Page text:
Ice and Fog and Lightning

Is it still Christmas?  Like jumping off a cliff, it’s not the fall that gets you.  It’s the sudden stop.  Having made the supremely wise (lucky) decision to stay put for what was a wonderful ice storm (as long as the power stays on and every surface in the house is deep with baked goods).

Ten days ago, neighbors gathering for a solstice potluck vaguely resembled an alpine team crossing a glacier with crockpots and plates of banana bread.  The party’s usually around a fire in the snow.  This year, indoors, we were invited to write on slips of paper either things we hoped for in the new year or things we wished to release from the past year, then burn the paper in a candle’s flame and let the ashes fall into a dish.  Not sure I follow the logic, but the kids seemed to get a kick out of it.

A young colleague, home in Vermont from DC for the holidays, texted photos and on-the-scene reports of the storm around the country.  I thought, “Gee, doesn’t he remember the ’98 storm?” then realized, “Oh.  He was nine.”

The thermometer floated between 27 and 35.  Snow fog and lightning as a warm air mass passed over cooler air below.

That was a week ago.  Subsequent layers of precipitation, falling at various temperatures have left us with a stratigraphic history of December 2013.  This year, we need 32 words for snow.  If you have holiday blues or cabin fever or a desire to work off butter cookies or your relatives drive you crazy, chopping ice is therapeutic, useful and increases safety of public spaces.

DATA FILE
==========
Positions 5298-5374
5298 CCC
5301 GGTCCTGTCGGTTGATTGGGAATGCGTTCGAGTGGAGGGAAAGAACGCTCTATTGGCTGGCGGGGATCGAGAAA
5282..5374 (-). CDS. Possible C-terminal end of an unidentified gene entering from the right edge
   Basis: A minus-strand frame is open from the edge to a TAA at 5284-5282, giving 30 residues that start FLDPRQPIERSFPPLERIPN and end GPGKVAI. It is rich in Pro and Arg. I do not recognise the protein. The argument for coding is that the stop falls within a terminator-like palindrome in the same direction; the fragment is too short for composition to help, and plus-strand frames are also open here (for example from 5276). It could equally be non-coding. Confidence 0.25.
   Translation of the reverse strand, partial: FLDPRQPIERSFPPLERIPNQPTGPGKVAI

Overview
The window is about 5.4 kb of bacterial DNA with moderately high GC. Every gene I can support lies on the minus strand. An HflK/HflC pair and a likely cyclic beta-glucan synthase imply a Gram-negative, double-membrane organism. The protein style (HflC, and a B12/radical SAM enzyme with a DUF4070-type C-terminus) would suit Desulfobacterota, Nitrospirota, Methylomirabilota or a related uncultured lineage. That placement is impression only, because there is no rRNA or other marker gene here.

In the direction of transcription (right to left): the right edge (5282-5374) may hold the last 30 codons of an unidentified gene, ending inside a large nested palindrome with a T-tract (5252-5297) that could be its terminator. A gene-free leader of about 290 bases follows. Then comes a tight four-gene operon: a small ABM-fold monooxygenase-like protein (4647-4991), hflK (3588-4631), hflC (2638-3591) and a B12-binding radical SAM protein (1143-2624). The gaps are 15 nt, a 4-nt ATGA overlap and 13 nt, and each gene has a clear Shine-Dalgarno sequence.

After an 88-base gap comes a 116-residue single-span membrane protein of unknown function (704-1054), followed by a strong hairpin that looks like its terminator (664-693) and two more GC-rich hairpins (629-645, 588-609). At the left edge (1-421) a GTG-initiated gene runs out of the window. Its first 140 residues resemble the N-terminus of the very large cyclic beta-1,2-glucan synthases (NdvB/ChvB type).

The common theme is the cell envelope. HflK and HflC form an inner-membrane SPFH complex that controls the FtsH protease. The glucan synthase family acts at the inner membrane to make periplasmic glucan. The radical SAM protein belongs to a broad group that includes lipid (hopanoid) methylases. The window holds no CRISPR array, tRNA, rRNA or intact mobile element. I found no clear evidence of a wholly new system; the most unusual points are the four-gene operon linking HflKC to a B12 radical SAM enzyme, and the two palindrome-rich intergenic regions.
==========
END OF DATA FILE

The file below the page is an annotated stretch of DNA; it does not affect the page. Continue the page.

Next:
Between sleet storms brilliant sun turned the south end of the city into an approximated Narnia.  I’ve had six opportunities to skate on the old canal, phragmities and cattails crystal with ice, brilliant air, piercing light.

I skate, north and south, wind at my face, wind at my back.  Under lead skies, driving snow.  At dusk, red and green traffic lights rise along Battery Street, a sight only seen from the ice.  Late at night with the city’s lights reflecting off low clouds.  I wonder if Neddy Merrill skated in winter, then turn and skate the other way.

Sunday, a warm breeze blew and ice plunged from roofs all over town.  Our new used car was crushed by half a ton that fell from the neighbor’s house.  My New Year’s vigil is waiting for the insurance adjuster.

Now we’re in the single digits and December’s precipitation is mottled gray; hard and slick as marble.  Lightning, fog, ice, crushed cars, light, darkness and which of these symbols mean anything?

I vote for the last one, the mineral-hard cake of snow and ice and mud and salt and grit.  Something from the old year we’ll carry into the new and slowly let it go.  Just in time for spring.

Happy New Year.

© Mark Floegel, 2013

One Comment

  1. Elizabeth Zander
    Posted 1/3/2014 at 12:04 pm | Permalink

    New Year Greetings to thank you for writing, for sharing your thoughts and observations!

    From a reader living in Oregon a few miles from the beautiful Pacific, in which starfish are dying in unprecedented numbers, on the edge of the decimated Tillamook State Forest in which the last protest and tree-sit was in October, 2001, when Tre Arrow was made to fall from a giant Hemlock.

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